Are Women More Sexually Fluid than Men?

People tend to think of sexuality in black-and-white. They assume that people are either heterosexual or homosexual, and that just a small percentage of the population is bisexual. However, the truth is much more complicated than that

One good way to consider sexuality is with the Kinsey Scale of Sexual Orientation. The famous sex researcher created a scale which helps to explain the different sexual desires a person can experience throughout his or her lifetime. Kinsey’s scale is rated from 0-6, with 0 being exclusively heterosexual and 6 being exclusively heterosexual.

A 1 is someone who is predominantly heterosexual, and only incidentally homosexual (for example, someone who might feel a twinge of momentary attraction to a member of the same sex, perhaps even subconsciously).

A 2 (someone who is predominantly heterosexual, but more than incidentally homosexual) might be someone who has a same-sex fantasy or someone who has kissed or flirted with someone of the same sex.

A 3 is someone who is equally heterosexual and homosexual, while a 4 is predominantly homosexual, but more than incidentally heterosexual. In other words, this person probably mainly has homosexual relationships but still has enjoyed heterosexual sex or fantasies.

A 5 is someone who is predominantly homosexual, only incidentally heterosexual, meaning that while they have had experienced heterosexual encounters in the past, their primary desires are homosexual.

It can be a confusing scale, especially because it’s not uncommon for people to move up and down the scale throughout their lives. For example, you might think that you are 0 (predominantly heterosexual) when you are younger, only to find that you have same-sex fantasies and desires as you get older.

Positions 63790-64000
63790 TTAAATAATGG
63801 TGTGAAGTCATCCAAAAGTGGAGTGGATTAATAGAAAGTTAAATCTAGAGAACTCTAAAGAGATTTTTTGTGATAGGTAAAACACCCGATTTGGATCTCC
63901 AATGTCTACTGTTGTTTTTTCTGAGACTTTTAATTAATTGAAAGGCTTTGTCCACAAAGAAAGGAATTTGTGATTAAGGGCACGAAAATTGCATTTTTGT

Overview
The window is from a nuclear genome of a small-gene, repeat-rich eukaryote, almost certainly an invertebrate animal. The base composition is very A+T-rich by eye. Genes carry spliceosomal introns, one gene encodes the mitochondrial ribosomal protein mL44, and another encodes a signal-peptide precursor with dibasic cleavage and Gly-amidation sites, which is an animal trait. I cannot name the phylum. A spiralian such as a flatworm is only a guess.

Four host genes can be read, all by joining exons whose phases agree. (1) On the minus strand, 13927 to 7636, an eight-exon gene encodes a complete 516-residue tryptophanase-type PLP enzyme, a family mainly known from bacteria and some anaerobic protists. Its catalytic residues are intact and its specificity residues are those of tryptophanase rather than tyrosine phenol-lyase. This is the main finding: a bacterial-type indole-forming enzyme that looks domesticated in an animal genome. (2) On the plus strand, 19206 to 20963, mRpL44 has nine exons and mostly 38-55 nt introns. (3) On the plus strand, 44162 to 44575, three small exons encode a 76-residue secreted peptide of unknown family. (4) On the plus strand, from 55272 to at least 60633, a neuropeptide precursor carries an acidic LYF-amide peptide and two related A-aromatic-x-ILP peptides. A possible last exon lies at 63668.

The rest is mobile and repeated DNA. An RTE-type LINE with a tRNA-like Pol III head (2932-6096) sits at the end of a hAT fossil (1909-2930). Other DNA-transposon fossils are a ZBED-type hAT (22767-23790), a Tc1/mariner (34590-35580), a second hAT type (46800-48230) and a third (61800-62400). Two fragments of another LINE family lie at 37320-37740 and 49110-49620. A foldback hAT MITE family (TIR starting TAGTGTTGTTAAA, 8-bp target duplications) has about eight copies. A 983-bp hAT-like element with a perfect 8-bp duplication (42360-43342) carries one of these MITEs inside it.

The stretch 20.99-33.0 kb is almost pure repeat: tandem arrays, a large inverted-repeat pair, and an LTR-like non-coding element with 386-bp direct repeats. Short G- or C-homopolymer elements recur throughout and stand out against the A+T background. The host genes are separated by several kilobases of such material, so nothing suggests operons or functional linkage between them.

Or, perhaps the opposite might be true. Consider the case of someone like Cynthia Nixon of Sex and the City fame. She was in a long-term relationship with photographer Danny Mozes and had two children with him, but shortly after ending their relationship, she began dating a woman to whom she is now happily married.

Such a setup can be confusing to some people. They might wonder Does this mean that Cynthia was homosexual the whole time she was dating men, or was she just pretending to be heterosexual? Neither is true. In fact, Cynthia identifies as a 3 (bisexual), but other women in similar situations might not fall at exactly that number.

Instead, they might stay in heterosexual relationships while exploring same-sex desires in their mind, or maybe they might enjoy threesomes with their partner without wanting to explore a relationship with a woman beyond sex.

Sexual desires are ever-changing and ever-evolving, but the reality is that not everyone is comfortable with that, especially men. While women are encouraged to enjoy same-sex desires and fantasies (in fact, the number one male fantasy is threesomes), men are not encouraged to have such sexual freedom.

Seeing two attractive heterosexual woman kiss at a party or dance seductively at a bar could be considered harmless flirting, but if two heterosexual men did the same, eyebrows would raise.

The truth is that male sexuality probably would be as fluid as female sexuality if men were given rein to explore their sexuality as women are. Sadly, some men still emasculated or embarrassed by homosexuality, so it’s not likely that they will embrace their sexual fluidity or allow themselves to move along the Kinsey scale. Perhaps as society progresses and women continue to explore their sexuality openly, men will be able to follow suit someday if they so desire.

Regardless, it’s always important to remember that people are so much than their sexual desires and that what goes on inside our bedrooms is just a small portion of what goes on inside our heads. 

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